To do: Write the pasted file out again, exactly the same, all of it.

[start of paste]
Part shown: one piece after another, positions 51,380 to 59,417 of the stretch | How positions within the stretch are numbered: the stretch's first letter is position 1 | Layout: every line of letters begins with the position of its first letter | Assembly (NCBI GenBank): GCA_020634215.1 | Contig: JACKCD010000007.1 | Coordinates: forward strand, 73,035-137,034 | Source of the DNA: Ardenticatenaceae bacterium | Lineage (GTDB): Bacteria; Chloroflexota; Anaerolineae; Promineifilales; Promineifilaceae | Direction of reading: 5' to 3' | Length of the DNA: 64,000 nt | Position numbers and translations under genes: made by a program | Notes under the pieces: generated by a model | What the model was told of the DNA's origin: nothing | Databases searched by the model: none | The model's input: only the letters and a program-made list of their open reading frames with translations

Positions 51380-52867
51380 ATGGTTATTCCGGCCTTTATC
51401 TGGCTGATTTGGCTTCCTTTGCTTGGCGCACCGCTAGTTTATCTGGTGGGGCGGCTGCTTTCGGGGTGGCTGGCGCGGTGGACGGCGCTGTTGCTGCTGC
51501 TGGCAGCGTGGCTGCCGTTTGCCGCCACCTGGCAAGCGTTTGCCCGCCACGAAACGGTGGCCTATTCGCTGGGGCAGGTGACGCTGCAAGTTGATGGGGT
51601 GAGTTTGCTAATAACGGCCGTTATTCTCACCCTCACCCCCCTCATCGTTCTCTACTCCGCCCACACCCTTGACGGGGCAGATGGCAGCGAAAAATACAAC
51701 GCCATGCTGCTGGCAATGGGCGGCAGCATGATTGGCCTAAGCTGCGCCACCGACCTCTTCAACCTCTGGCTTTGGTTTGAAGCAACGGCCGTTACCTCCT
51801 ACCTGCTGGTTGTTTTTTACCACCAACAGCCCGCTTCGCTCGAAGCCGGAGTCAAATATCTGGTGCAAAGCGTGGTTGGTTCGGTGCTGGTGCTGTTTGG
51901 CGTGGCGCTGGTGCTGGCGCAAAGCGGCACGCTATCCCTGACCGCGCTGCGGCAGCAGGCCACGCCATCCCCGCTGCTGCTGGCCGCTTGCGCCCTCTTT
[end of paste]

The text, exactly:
Part shown: one piece after another, positions 51,380 to 59,417 of the stretch | How positions within the stretch are numbered: the stretch's first letter is position 1 | Layout: every line of letters begins with the position of its first letter | Assembly (NCBI GenBank): GCA_020634215.1 | Contig: JACKCD010000007.1 | Coordinates: forward strand, 73,035-137,034 | Source of the DNA: Ardenticatenaceae bacterium | Lineage (GTDB): Bacteria; Chloroflexota; Anaerolineae; Promineifilales; Promineifilaceae | Direction of reading: 5' to 3' | Length of the DNA: 64,000 nt | Position numbers and translations under genes: made by a program | Notes under the pieces: generated by a model | What the model was told of the DNA's origin: nothing | Databases searched by the model: none | The model's input: only the letters and a program-made list of their open reading frames with translations

Positions 51380-52867
51380 ATGGTTATTCCGGCCTTTATC
51401 TGGCTGATTTGGCTTCCTTTGCTTGGCGCACCGCTAGTTTATCTGGTGGGGCGGCTGCTTTCGGGGTGGCTGGCGCGGTGGACGGCGCTGTTGCTGCTGC
51501 TGGCAGCGTGGCTGCCGTTTGCCGCCACCTGGCAAGCGTTTGCCCGCCACGAAACGGTGGCCTATTCGCTGGGGCAGGTGACGCTGCAAGTTGATGGGGT
51601 GAGTTTGCTAATAACGGCCGTTATTCTCACCCTCACCCCCCTCATCGTTCTCTACTCCGCCCACACCCTTGACGGGGCAGATGGCAGCGAAAAATACAAC
51701 GCCATGCTGCTGGCAATGGGCGGCAGCATGATTGGCCTAAGCTGCGCCACCGACCTCTTCAACCTCTGGCTTTGGTTTGAAGCAACGGCCGTTACCTCCT
51801 ACCTGCTGGTTGTTTTTTACCACCAACAGCCCGCTTCGCTCGAAGCCGGAGTCAAATATCTGGTGCAAAGCGTGGTTGGTTCGGTGCTGGTGCTGTTTGG
51901 CGTGGCGCTGGTGCTGGCGCAAAGCGGCACGCTATCCCTGACCGCGCTGCGGCAGCAGGCCACGCCATCCCCGCTGCTGCTGGCCGCTTGCGCCCTCTTT